The editor of a Ricoeur collection suggested, I’m sure knowing he was being simplistic, that the author recognized the old equation of fiction with the type and history with the facts. There are any number of reasons ultimately to reject that notion. But the suggestion will not go away, and should not because it’s not entirely false. Fiction is more like the general than it is like the particular and history more like the particular than the general on the whole. At the same time the whole question of the particular and the general—in whatever nuanced pairings these concepts appear—will always remain open, will always be to be explored and never be finalized precisely because, in good Derridian fashion, language itself is thoroughly entangled in the question. One might even wonder whether the very distinction “general/specific” is not itself a dubious metaphor driven by the observation of natural phenomena and the needs of language to abstract facts into classes in order to say something about them. You can’t give every tree its own particular name. And it’s true that in the observable world there are observable groups with an historical and ontological status that obviously justifies classifications—although the criteria of classification is not always and everywhere made by an appeal to history or ontology but are also made with reference to use. So there are trees and there are maple trees and oak trees—with all their subclasses. And every maple may be different from every other maple but any maple is more like any other maple than it is like any oak. And there are men and women. But, as we have more recently seen, the categories of “male” and “female” are far from obvious and can be rigorously maintained only with an great effort, one that in certain circumstances becomes unsustainable or no longer useful. It may also be other abstractions, just as justice, liberty, beauty (etc) take their substance from an analogy to the natural world and are maintained at great cost. We want to believe that beauty exists, and something certainly exists to which humans tend to respond in uniform (if not universal) ways—ways that are taught and maintained but also have to be understood as being to some degree “natural.” It would be hard to set up the experiments that would lead to definitive results, but some work is being done. And we know that although our dogs do not respond to music, some birds do. They have the brain for it. But is beauty just the shape of the brain? Is it those brains that produce these chemicals when faced with these things that create the illusion of beauty? This is not irrelevant even if, as I hope and expect, it’s not going to be the whole truth of the question. If we did not have eyes we could not see. Would landscapes still be beautiful? Perhaps they would, but not to us.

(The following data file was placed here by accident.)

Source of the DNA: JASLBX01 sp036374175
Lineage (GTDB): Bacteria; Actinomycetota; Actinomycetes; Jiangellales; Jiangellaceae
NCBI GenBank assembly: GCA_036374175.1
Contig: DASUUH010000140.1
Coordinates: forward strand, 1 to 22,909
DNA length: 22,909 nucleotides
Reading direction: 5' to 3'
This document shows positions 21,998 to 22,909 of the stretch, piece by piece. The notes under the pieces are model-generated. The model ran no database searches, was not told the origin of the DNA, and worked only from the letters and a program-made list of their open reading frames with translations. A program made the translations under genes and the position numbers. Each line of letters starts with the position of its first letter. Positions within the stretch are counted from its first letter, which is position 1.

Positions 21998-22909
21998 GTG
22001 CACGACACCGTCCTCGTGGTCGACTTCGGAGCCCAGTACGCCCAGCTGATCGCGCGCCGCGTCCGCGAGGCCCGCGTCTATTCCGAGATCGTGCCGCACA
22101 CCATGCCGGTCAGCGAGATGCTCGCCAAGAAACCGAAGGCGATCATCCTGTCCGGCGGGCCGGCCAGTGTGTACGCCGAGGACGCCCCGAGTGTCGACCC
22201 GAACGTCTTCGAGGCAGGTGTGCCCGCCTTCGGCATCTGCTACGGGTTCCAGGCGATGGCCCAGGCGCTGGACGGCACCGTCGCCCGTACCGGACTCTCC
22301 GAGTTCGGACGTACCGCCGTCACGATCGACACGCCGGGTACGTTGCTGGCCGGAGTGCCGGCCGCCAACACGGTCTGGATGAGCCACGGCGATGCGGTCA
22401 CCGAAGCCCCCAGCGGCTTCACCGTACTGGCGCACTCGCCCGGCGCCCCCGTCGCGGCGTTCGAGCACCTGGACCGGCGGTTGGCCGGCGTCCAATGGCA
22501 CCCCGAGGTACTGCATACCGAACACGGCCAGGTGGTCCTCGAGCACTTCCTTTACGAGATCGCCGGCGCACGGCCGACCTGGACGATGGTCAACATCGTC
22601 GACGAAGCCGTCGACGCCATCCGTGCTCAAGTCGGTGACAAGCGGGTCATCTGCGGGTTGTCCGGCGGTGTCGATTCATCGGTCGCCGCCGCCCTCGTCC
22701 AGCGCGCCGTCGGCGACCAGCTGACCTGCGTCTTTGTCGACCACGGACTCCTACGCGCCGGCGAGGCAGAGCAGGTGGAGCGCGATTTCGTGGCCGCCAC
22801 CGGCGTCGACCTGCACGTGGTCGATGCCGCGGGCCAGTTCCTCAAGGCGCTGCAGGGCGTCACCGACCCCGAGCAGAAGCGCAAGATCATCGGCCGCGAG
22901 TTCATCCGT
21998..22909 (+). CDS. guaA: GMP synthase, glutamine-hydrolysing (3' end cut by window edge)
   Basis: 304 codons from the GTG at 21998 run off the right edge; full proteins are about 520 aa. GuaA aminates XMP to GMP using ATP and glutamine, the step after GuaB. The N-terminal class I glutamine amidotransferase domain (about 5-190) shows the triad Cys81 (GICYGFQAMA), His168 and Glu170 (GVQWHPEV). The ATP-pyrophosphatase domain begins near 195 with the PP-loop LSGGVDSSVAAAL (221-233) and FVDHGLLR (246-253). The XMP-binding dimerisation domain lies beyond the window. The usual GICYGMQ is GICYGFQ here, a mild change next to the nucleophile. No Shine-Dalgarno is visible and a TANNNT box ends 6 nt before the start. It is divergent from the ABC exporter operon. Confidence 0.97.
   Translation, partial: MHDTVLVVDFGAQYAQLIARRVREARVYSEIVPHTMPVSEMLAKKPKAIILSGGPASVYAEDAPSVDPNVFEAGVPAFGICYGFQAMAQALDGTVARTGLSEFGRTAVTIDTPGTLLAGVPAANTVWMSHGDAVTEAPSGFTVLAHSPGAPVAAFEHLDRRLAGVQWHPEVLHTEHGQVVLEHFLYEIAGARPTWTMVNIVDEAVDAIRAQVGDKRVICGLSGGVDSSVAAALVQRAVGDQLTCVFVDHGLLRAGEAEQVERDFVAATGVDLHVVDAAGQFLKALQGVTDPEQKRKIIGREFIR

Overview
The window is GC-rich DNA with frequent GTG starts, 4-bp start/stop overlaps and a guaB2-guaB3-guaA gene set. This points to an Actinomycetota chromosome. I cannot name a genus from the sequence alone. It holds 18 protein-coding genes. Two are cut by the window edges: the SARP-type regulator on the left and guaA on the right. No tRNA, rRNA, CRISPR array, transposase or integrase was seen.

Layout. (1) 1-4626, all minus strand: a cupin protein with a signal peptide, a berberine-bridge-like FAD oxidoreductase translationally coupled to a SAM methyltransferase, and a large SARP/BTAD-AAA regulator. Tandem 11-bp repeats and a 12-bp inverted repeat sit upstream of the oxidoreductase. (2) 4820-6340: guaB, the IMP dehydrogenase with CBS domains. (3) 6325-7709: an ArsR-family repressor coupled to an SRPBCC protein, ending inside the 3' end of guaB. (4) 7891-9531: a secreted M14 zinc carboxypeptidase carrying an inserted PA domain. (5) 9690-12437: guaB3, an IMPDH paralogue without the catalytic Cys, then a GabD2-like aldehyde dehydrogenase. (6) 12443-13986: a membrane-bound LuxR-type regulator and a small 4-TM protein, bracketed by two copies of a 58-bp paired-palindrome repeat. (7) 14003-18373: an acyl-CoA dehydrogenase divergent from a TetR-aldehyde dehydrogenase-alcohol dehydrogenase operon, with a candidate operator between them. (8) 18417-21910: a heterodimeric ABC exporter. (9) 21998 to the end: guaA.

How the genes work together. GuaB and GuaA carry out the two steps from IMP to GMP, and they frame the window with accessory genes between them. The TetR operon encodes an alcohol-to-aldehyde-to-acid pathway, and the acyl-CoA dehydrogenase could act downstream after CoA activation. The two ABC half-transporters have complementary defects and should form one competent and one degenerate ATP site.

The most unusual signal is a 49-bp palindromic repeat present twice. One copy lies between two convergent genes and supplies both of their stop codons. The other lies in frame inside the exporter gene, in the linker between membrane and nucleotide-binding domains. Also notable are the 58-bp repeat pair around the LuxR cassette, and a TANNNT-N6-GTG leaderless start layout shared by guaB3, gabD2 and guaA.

This casts us back to the one great Romantic insight, what Wordsworth refers to when he says, “both what we half create and what we perceive.” “Half” is an imprecise fraction. No one knows the proportion, but the insight is valid: there is no perception without creation. The question of objectivity is irrelevant. It does not exist as such to us or our reckoning, not even quite (I suspect) to our math—though math must come closest to it.